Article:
Today I am very pleased to welcome my very funny friend Lucy, with some top tips for planning a wedding on a budget. Please leave a comment if you enjoy the post!
My two girls are getting quite excited by the prospect of my imminent wedding. Despite raising them to spurn all things pink, romantic and princessey in favour of equality and female empowerment, they have been leaving notes for my partner to ‘definitely marry mummy’ since he first stepped his nervous foot into my house.
“So…something old?” questions my 9 year old daughter, Josie.
“That’s me!” quips my (slightly older) fiancé.
“Something new?” asks Josie.
“That’s you – his new wife!” says my eldest, sarcastically.
“That’s the money to pay for the wedding!” I snort.
How we laugh. I should say, however, that it’s not quite true: we have been saving for the last year. It’s not so bad saving for something exciting like a wedding; you don’t mind sacrificing those new winter boots when you are excitedly planning your brideszilla Jordan-stylee 40-layer tulle extravaganza.
And some people really do spend ridiculous sums on their wedding day: the average cost of a wedding is now a terrifying £22,000. But it doesn’t need to be a horror story: here are my tips for a financial fairy-tale ending that will ensure that the ‘something blue’ isn’t you:
1. Spend money on things that will alleviate your stress
There are some things that lend themselves to the home-made vibe – bunting, balloons and chic woodland centerpieces made from chunks of wood foraged from your local magical forest – but opting for professional flowers and wedding cake is much less stressful than spending your wedding day morning weeping over the spartan floristry buckets at Asda or trying to make Sainsbury’s caterpillar birthday cake look tres romantique. As far as a wedding is concerned, last minute equals complete nervous breakdown, which will not add to your overall princess complexion. Pay for anything that will lessen your anxiety.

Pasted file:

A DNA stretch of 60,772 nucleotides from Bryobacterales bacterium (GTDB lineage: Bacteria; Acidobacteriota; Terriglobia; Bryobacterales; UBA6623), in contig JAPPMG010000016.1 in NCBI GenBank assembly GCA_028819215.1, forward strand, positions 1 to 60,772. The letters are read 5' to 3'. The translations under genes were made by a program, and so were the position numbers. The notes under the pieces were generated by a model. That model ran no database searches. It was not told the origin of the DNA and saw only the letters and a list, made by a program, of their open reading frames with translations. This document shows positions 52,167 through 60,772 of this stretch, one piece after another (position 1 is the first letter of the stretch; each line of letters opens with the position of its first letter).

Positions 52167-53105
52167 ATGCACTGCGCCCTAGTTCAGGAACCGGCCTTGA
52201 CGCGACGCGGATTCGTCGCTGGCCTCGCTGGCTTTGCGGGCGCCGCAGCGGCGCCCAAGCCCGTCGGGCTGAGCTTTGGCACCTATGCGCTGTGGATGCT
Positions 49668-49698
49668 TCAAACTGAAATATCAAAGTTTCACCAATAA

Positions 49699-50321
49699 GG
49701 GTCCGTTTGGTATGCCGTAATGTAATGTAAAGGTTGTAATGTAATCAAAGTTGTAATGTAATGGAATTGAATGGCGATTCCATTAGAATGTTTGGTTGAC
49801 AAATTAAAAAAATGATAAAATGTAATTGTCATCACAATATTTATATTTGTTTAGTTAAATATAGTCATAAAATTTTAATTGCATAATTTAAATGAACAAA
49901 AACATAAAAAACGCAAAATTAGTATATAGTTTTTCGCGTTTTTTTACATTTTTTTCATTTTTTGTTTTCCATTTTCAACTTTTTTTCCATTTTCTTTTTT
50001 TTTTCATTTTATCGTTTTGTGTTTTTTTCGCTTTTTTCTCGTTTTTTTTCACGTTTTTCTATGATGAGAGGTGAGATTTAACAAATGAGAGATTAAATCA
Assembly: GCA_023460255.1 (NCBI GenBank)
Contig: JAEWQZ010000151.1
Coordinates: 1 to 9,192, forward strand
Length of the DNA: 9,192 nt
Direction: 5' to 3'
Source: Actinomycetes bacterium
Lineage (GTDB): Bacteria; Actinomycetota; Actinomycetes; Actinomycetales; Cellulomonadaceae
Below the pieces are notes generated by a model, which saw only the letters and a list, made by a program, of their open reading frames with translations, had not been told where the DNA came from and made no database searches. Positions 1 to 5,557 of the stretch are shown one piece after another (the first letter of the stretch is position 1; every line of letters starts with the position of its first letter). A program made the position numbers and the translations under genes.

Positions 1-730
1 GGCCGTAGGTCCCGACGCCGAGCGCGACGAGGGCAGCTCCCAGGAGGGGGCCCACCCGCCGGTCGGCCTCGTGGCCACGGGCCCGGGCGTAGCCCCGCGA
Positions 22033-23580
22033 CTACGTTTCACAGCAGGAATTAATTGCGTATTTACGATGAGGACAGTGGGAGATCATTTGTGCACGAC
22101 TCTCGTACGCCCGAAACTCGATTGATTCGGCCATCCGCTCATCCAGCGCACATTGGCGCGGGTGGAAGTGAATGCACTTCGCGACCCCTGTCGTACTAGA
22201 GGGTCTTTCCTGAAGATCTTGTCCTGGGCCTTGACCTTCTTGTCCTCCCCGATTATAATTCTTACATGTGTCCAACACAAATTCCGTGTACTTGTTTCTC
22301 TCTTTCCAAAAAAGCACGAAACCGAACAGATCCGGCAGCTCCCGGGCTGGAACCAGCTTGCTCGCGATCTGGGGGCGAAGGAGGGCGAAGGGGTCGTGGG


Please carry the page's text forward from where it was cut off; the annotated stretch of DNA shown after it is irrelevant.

2. Focus on your guests having fun
Ask most people about the best wedding they’ve been to and you can bet they will say it was a picnic at the beach, a friendly pub with a children’s play area or a cheap village hall in Essex with ale on tap – not a formal do at an Italian castle. No one will remember your colour scheme or your favours (do you think your aunt really wants a heart-shaped fridge magnet with your wedding date on it?) – just make sure everyone is well fed and happy. Keep your youngest guests entertained – somewhere to run around or play is ideal – and everyone else will be happy too. There’s nothing worse than stressed parents fretting about how to entertain a bored toddler, or everyone else’s nerves grating while they listening to a sticky princess whining about being bored (that’s your toddlers, not you).
3. Buy second-hand
Ebay is the bride’s best friend. You will pay between £30-£150 for a second-hand dress – around 5-10% of the shop price – and there’s no other dress you’ll be able to buy with the certain knowledge that it’s only been worn once.
4. Chose a forgiving theme
I didn’t realise that weddings needed a ‘theme’ – but it was the first question my children asked me when I announced that I was finally tying the knot. So opt for something forgiving to your budget: ‘woodland chic’ or ‘vintage’ are going to work well in any setting; ‘Disney Ball’ or ‘Posh County Club’ is going to transfer badly to the village hall, no matter how many metres of bunting you can rustle up. (We’re going for a slightly random mix of Fiesta / children’s literature, for the record….)
5. Save up
It really is depressing to still be paying off your wedding bill when you are hunting for a good divorce solicitor. An ISA is an ideal way to save – you save your money and you save your tax bill, so it’s a win-win situation. If you’re clueless about saving, do your research online and make sure you save up every month. Planning for a wedding is exciting, but it’s definitely not exciting paying off a massive debt for a wedding long after the event, when you are probably either desperate to start saving for a v. expensive pram or spending all your money on feminist books and about wife-work and wondering why it’s always you that cleans out the rabbit?
(I mean, of course, living Happily Ever After.)
Photo credit: wedding flowers at phichit Bhumadhana/shutterstock